As I end my time at Canadian Baptist Ministries I am blogging about core convictions that I have in terms of Christian mission. Part I (found here) covered Convictions 1 & 2. Now for the sequel…
Conviction 3: Mission needs to flow out of a vision of God, not a vision of the world.
I am tired of how often this verse is mis-used: “without a vision, the people perish” (Proverbs 29:18). This phrasing is from the King James Version, and has been used in too many presentations I’ve been subjected to that talk about the need for organizations to have vision. That is not what this verse is saying! Contemporary translations render it more accurately: “Where there is no revelation, people cast off restraint . . . ” (New International Version) Revelation is about the revealing of God. So, we could say, without a vision of God, people perish. What we do flows out of the kind of God we see.
Isaiah 6:9 is the story of Isaiah seeing God. He sees God’s might and power, recognizes his sin, is forgiven and cleansed, and then deployed into mission. The kinds of God we see is what determines the kind of work we do.
Similarly, the “Acts of the Apostles” flowed out of their time with Jesus. What they did was an extension of Jesus’ ministry.
Mission does not begin with a problem analysis or needs assessment. Too much Christian mission is problem-centred instead of God-centred. The problem with being problem-centred is we end up being part of the problem. We end up tired, or fatalistic, or cynical, or angry, or listless, or mediocre. But when we live in an ongoing encounter with God, it’s not that the problems diminish, it’s just that God gets bigger in our eyesight, which puts the problems into perspective. Surely the end-game God is working towards is more than a “lack of problems”. We are not working towards a “lack of problems” on the planet, but a presence of something: a presence of God, the Kingdom, shalom, abundant life.
Core Conviction 4: Mission therefore flows out of joy and hope, not out of a desperate attempt to fix a decaying world.
Mission flows out of worship. Whenever we truly and deeply encounter God in worship, we are intersected by and filled with the power of God and the vision of God and the purpose of God and the dream of God, and are animated inwardly in a way that flows outwardly and leads to change – NOT because we are worried and NOT because we are trying to fix the world, but because we are filled with the intentionality of God. The world is not a problem to be fixed. It is God’s Creation that He is loving, and we are invited to join in that loving. That loving will include the confronting of evil, the subverting of injustice, and the redemption of all things — including the redemption of women and men who willingly participate in God’s purposive activity. Too much Christian work is compulsive and reactive, rooted in anxiety and anger instead of rooted in the peace and joy that is the fruit of the Spirit. We need to pay attention to our internal energies – to the things inside us that drive us. This is not easy — it is not natural for me — but it is the only way to ensure that what we do is aligned with God.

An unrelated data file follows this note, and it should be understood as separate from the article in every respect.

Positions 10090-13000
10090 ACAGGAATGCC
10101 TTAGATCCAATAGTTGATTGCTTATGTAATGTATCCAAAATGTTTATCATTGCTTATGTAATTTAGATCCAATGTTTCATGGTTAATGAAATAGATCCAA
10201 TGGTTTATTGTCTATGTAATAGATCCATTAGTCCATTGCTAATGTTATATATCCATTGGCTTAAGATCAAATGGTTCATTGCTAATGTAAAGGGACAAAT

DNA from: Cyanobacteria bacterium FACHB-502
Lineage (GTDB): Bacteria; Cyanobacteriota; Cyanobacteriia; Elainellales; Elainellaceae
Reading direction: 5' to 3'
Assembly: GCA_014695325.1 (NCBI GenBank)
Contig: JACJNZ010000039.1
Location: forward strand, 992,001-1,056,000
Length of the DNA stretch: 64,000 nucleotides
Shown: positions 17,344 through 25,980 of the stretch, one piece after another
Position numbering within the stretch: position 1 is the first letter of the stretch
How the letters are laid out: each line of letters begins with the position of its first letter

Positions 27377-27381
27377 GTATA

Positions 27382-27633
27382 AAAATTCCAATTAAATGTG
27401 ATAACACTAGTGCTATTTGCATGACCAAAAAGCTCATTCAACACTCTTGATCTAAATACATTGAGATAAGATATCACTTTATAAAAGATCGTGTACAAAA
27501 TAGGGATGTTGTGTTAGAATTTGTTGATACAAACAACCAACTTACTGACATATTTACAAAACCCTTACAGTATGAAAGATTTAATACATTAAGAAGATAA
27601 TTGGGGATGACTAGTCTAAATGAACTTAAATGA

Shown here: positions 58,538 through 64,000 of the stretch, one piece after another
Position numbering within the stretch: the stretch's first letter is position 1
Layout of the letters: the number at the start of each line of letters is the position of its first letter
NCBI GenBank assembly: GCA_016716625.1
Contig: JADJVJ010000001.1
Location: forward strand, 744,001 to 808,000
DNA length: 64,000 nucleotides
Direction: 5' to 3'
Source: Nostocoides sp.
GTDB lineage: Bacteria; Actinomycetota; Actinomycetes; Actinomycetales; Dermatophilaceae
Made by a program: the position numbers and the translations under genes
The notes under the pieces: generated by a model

One of the things for which I am grateful at CBM is how easily we laugh: here in the office, and on the field. Our partners and Field Staff often work in the midst of much brokenness, but they are still able to laugh because the brokenness does not define them: they are defined by their identity as being children of God.
So . . . those are my four Core Convictions. They are not rocket science, and they are not new. But I do think that if every church and Christian agency could get these key things “right”, we would be on the right path.